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Health care expenditure inertia in the OECD countries: A heterogeneous analysis

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  • Albert Okunade

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  • Chutima Suraratdecha

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Abstract

Health care expenditure studies of the Organization for Economic Cooperation and Development (OECD) countries remain important because their findings often suggest cost containment and other policy initiatives. This paper focuses on the compatibility of OECD health data with the “expenditure inertia” (or lagged adjustments) hypothesis, by modeling individual country time‐series data of 21 nations for the 1960–1993 period. Maximum likelihood estimates of the Box–Cox transformation regression models reveal that: (a) the hypothesized impact of health “expenditure inertia” is both pervasive and strong, averaging 0.64 across the countries; (b) the real GDP elasticities of health care expenditures vary widely among the countries and average 0.34 in the short run – implying that health care is a necessity; (c) the long run GDP elasticities are less than 1 in 8 countries, unitary elastic in 8 countries and elastic in 5 countries – suggesting that health care is not universally a necessity or a luxury commodity for the OECD countries; (d) physician‐inducement effects (dis‐inducement in a few countries) are weak, with a mean elasticity estimate of 0.17; and (e) no unique functional form approximation model is globally compatible with the data across the countries. Health care cost containment policy implications of these findings are explored. Copyright Kluwer Academic Publishers 2000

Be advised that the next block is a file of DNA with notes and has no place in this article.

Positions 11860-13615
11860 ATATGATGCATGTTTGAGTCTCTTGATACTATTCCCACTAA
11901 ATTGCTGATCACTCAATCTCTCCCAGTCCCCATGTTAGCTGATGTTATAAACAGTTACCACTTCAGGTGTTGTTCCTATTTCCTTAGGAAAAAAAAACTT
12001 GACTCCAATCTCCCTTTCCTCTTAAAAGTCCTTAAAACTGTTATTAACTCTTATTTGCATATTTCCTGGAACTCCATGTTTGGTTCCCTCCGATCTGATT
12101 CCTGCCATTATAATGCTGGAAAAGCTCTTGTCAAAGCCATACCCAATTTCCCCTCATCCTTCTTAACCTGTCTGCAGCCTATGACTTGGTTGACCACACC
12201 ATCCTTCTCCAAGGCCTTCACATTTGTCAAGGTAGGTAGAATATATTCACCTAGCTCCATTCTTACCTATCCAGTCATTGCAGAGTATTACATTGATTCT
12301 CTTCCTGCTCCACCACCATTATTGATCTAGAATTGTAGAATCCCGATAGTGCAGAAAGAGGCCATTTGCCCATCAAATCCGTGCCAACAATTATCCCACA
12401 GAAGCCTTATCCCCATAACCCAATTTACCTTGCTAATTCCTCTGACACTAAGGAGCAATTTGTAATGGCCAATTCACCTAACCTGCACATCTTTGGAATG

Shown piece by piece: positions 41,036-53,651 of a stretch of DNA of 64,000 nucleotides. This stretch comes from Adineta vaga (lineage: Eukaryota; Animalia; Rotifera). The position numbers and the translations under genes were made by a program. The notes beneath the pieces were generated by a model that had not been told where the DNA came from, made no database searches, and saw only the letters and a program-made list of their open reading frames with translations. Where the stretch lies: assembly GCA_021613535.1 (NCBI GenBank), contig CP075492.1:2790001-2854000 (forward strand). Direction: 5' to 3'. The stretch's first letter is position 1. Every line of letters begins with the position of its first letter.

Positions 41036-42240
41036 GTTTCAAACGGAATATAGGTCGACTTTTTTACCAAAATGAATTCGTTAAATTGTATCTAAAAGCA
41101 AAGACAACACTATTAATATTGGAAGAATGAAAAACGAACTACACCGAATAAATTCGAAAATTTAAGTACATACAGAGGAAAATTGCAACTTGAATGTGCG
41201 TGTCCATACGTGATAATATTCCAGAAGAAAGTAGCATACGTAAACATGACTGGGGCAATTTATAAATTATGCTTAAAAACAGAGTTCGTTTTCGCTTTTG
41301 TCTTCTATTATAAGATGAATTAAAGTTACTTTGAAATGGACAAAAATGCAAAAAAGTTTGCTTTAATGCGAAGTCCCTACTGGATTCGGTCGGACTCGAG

Suggested Citation

  • Albert Okunade & Chutima Suraratdecha, 2000. "Health care expenditure inertia in the OECD countries: A heterogeneous analysis," Health Care Management Science, Springer, vol. 3(1), pages 31-42, January.
  • Handle: RePEc:kap:hcarem:v:3:y:2000:i:1:p:31-42 DOI: 10.1023/A:1019020802989
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    References listed on IDEAS

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    Cited by:

    1. Joan Costa-Font & Marin Gemmill & Gloria Rubert, 2008. "Re-visiting the Health Care Luxury Good Hypothesis: Aggregation, Precision, and Publication Biases?," Working Papers in Economics 197, Universitat de Barcelona. Espai de Recerca en Economia.
    2. Okunade, Albert A. & Suraratdecha, Chutima, 2006. "The pervasiveness of pharmaceutical expenditure inertia in the OECD countries," Social Science & Medicine, Elsevier, pages 225-238.
    3. Di Matteo, Livio, 2005. "The macro determinants of health expenditure in the United States and Canada: assessing the impact of income, age distribution and time," Health Policy, Elsevier, vol. 71(1), pages 23-42, January.
    4. Till Bärnighausen & David E. Bloom, 2009. "Changing Research Perspectives on the Global Health Workforce," NBER Working Papers 15168, National Bureau of Economic Research, Inc.
    5. Mohan, Ramesh & Mirmirani, Sam, 2007. "An Assessment of OECD Health Care System Using Panel Data Analysis," MPRA Paper 6122, University Library of Munich, Germany.
    6. Nilgun Yavuz & Veli Yilanci & Zehra Ozturk, 2013. "Is health care a luxury or a necessity or both? Evidence from Turkey," The European Journal of Health Economics, Springer;Deutsche Gesellschaft für Gesundheitsökonomie (DGGÖ), vol. 14(1), pages 5-10, February.

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